ByThis account is no longer in use, writer at Creators.co
This account is no longer in use

The sixth season of Shameless returned on January 10th and as usual it doesn't spare us the grime and dirt of living on the South Side in Chicago. None of the cast garnered any awards for this remarkable remake, except Joan Cusack for Guest Actress, which seems unfair since these are some of the best performances on television. Every year this show pushes the limits and sheds the cold hard truth about poverty in America and every year it's overlooked and snubbed by awards (just like any other deserving show or film).

There are hardly any honest depictions of the working class on television and I can't think of any other show that feels more authentic that this one. Teen pregnancy, domestic violence, drug abuse, rape, gun violence, mental illness, and poverty are just some themes that the writers address (and hit spot on). Shameless doesn't sugar coat, doesn't dress up the poor, and it doesn't lie to us. There is nothing glamorous about the Gallaghers and its hard to think of any other show who has such a diverse group group of main and supporting characters (which is sad because most of the actors are still white and male).

This show both broke stereotypes (Micky and Ian) and reinforced existing ones (Svetlana Milkovich, as well as any other depiction of a foreign character). We've witnessed murder, arrests, violence, love, and hardship and somehow this show is still not good enough to sit with the big boys. Just this season alone, which is only two episodes so far, Fiona falls in love with a heroin addict, Debbie gets pregnant and refuses to get an abortion, all while Carl becomes an arms dealer.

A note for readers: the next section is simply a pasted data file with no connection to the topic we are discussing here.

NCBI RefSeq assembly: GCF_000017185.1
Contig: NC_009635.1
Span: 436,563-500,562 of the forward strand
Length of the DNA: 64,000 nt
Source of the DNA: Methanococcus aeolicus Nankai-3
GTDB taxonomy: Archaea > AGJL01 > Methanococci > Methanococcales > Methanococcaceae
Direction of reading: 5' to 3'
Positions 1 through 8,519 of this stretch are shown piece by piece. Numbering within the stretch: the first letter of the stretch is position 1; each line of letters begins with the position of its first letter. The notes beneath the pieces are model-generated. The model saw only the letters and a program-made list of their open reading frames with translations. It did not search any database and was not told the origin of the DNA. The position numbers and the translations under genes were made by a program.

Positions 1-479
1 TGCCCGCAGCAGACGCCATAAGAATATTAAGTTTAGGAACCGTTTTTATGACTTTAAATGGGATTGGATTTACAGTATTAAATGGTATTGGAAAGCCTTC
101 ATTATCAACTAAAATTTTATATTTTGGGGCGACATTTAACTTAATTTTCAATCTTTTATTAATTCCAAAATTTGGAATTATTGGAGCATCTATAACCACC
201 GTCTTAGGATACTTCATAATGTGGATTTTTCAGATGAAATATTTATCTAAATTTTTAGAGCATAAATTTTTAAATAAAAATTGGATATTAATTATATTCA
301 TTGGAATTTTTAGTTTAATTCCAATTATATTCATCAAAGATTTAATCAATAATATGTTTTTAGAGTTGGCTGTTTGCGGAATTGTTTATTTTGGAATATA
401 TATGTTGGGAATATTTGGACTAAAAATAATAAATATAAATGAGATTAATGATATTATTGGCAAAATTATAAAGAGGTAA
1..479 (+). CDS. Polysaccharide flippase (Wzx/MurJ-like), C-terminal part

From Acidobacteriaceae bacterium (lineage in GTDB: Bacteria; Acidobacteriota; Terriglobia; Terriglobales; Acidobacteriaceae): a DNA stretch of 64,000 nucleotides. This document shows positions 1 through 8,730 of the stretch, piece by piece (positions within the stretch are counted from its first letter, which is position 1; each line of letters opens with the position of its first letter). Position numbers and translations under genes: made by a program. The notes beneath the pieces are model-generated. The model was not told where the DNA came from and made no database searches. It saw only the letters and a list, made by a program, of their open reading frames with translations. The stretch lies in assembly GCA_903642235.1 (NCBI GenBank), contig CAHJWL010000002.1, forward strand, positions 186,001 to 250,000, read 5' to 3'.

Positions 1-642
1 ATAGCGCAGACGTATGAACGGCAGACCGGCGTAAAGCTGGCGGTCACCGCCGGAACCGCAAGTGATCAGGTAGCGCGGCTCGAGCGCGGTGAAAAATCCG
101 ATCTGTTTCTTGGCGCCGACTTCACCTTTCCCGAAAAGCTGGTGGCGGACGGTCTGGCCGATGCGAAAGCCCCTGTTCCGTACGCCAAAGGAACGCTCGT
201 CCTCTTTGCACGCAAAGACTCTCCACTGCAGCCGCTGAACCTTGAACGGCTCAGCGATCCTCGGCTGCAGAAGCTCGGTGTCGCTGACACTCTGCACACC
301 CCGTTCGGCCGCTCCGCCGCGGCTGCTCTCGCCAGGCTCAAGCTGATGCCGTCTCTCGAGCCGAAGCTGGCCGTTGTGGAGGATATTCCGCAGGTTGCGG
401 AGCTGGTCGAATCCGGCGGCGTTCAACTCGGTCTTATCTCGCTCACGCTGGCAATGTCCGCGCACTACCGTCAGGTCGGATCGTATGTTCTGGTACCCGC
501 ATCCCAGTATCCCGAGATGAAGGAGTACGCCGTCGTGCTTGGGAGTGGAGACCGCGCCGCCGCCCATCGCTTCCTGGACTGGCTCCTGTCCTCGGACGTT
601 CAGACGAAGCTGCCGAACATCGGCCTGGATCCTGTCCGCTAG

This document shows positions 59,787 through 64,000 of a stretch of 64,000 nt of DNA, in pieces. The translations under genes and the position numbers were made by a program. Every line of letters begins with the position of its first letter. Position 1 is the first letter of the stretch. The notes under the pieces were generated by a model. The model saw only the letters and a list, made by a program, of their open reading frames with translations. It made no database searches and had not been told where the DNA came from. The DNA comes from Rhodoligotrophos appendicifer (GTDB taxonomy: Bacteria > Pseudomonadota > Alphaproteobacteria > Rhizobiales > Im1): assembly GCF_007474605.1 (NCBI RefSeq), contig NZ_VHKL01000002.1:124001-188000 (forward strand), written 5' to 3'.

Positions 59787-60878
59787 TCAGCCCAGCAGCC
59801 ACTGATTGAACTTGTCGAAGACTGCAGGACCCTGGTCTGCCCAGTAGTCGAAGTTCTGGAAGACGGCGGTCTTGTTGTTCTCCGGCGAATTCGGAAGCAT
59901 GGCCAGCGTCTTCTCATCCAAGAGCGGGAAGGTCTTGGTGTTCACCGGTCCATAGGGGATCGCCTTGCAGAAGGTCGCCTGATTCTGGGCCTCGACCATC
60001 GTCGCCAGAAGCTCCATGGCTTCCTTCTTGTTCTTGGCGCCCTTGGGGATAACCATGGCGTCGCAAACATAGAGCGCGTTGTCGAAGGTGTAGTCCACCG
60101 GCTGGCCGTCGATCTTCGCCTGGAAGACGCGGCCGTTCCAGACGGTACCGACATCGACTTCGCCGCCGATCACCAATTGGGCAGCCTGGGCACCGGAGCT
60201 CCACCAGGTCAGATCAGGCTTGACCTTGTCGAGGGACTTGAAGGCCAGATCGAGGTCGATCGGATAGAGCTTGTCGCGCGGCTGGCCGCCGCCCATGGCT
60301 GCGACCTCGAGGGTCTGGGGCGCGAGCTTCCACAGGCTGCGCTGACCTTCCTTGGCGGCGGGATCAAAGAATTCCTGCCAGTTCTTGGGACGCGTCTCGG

For those who think this show is farfetched and over-bloated, it isn't. It must be nice going your whole life without witnessing extreme poverty or going to a public inner city school, but yes this is how people live. This show brings together an array of characters from different socio-economic and racial backgrounds to tell stories of criminals, struggling parents, abused children, and just people trying to get by. Unfortunately there isn't this much honesty anywhere else on television because Shameless doesn't make us feel good about ourselves, but instead opens our eyes to the very real issues of our society. Nothing about this show feels falsified (though it is often bent for comedic effect) because the Gallaghers are not one in a billion, they very well may be the average American family.

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